What the heck is a Hazy Stout?

What makes a beer "hazy" and why would you want this?

3 years ago   •   2 min read

By Scott Johnson

A few years back, I had the following conversation with a bartender, Mike:

(Mike): Hey, Scott. We just got in a new beer. You want to try that instead of Sam Adams today?
(Scott): What kind of beer is it?
(Mike): It's called a 'Hazy IPA'.
(Scott): What's a 'Hazy IPA'?
(Mike): I thought you were a beer expert. Basically, it's like an IPA but it's hazy.
(Scott): What do you mean, 'hazy'?
(Mike): Like, you can't see through it. It's not clear, it's hazy."
(Scott): ...
(Scott): So they didn't filter it?
(Mike): Nope. It says it gives it more flavor and robustness.
(Scott): What does that mean?
(Mike): ...
(Mike): I thought you were a beer expert.

"Hazy IPAs" are, essentially, unfiltered IPAs with more hop additions during the phase called "dry-hopping". Dry-hopping is the addition of hops, usually in secondary fermentation, to increase the hop aroma in the beer. These additional hop additions cause more hop oils to be in the beer, causing the "haze" that gives the beer its name.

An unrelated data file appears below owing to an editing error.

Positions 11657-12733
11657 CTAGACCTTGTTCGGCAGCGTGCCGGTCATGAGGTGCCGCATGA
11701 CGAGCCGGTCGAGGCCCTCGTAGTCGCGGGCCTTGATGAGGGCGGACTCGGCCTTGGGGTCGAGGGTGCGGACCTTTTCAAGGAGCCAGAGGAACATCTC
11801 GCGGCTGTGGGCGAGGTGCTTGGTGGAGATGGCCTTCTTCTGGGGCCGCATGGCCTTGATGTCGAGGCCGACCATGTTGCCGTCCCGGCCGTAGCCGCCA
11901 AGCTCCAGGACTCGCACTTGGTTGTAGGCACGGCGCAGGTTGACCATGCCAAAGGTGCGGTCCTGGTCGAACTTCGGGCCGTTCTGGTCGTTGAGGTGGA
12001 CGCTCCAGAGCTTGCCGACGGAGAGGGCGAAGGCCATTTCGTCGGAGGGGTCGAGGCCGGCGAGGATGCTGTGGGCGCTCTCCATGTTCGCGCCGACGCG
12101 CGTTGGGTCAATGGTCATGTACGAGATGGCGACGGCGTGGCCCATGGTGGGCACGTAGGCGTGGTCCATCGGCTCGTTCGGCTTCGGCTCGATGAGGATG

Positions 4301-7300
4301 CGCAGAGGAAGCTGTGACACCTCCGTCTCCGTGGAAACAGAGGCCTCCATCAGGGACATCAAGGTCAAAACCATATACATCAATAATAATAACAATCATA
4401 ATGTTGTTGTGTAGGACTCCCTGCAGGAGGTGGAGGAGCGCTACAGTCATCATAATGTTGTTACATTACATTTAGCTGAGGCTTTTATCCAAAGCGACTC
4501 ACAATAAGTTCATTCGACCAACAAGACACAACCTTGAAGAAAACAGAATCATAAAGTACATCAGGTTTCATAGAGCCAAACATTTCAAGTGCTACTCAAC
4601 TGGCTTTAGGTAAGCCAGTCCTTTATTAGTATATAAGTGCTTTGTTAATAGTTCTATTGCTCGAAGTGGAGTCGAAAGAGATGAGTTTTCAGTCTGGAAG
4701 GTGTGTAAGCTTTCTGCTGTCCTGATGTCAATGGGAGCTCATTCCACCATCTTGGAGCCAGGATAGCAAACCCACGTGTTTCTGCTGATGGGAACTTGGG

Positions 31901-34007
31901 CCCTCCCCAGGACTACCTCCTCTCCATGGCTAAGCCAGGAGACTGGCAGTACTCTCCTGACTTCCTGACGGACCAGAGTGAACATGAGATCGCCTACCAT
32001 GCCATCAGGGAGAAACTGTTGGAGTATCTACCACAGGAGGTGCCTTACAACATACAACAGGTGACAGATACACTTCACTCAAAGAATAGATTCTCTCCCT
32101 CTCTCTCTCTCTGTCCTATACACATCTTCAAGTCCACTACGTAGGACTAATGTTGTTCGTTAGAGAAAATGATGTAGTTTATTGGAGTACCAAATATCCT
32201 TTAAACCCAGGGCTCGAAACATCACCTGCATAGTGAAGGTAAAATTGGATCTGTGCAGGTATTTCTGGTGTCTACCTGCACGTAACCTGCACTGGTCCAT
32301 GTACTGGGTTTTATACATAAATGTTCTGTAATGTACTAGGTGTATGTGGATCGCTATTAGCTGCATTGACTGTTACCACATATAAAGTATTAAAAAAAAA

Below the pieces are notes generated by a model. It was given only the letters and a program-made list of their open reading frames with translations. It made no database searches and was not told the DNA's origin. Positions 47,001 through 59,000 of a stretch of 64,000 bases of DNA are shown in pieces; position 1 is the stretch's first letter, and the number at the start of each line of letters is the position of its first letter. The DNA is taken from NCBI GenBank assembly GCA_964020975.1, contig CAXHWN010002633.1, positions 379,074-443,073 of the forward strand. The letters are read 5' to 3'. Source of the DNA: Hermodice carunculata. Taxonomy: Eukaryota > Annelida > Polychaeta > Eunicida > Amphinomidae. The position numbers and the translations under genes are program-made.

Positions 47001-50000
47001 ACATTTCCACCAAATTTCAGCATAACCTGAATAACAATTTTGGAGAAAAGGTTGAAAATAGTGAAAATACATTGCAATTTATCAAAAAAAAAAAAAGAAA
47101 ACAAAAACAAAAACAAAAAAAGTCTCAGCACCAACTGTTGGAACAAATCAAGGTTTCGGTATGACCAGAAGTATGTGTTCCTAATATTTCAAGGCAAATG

Beer styles change and adapt at a very rapid pace. Like food, though, sometimes this is just marketing. "Hazy IPA" styles are not simply marketing - there is a provisional BJCP style for these beers, which are less colloquially called "New England IPAs" - but the annoying thing comes about when a real technical term is overused and becomes almost fad-like.

This may be blasphemous coming from a brewer, but I'm actually not a really big fan of IPAs. I prefer maltier beers, and beers with a significant balance between the hops and the malt over hop-forward beers. That said, it doesn't mean I won't drink a good IPA, nor does it mean I don't brew IPAs for those that do like them.

Here at Loons Landing, we decided to make our own version of a hazy, but, because we're loons, and because our expertise lies in stouts, we decided to make a "Hazy Stout" instead. It is malt-forward, with a significant coffee flavor on the front. It finishes clean, with an aftertaste of hazelnut.

So what makes it "hazy"? Well, the hazelnut, of course. Hopefully, soon you'll be able to come to try the world's first-ever "Hazy Stout". Who knows, it might even become a style one day, and you can say you drank it before it was cool.

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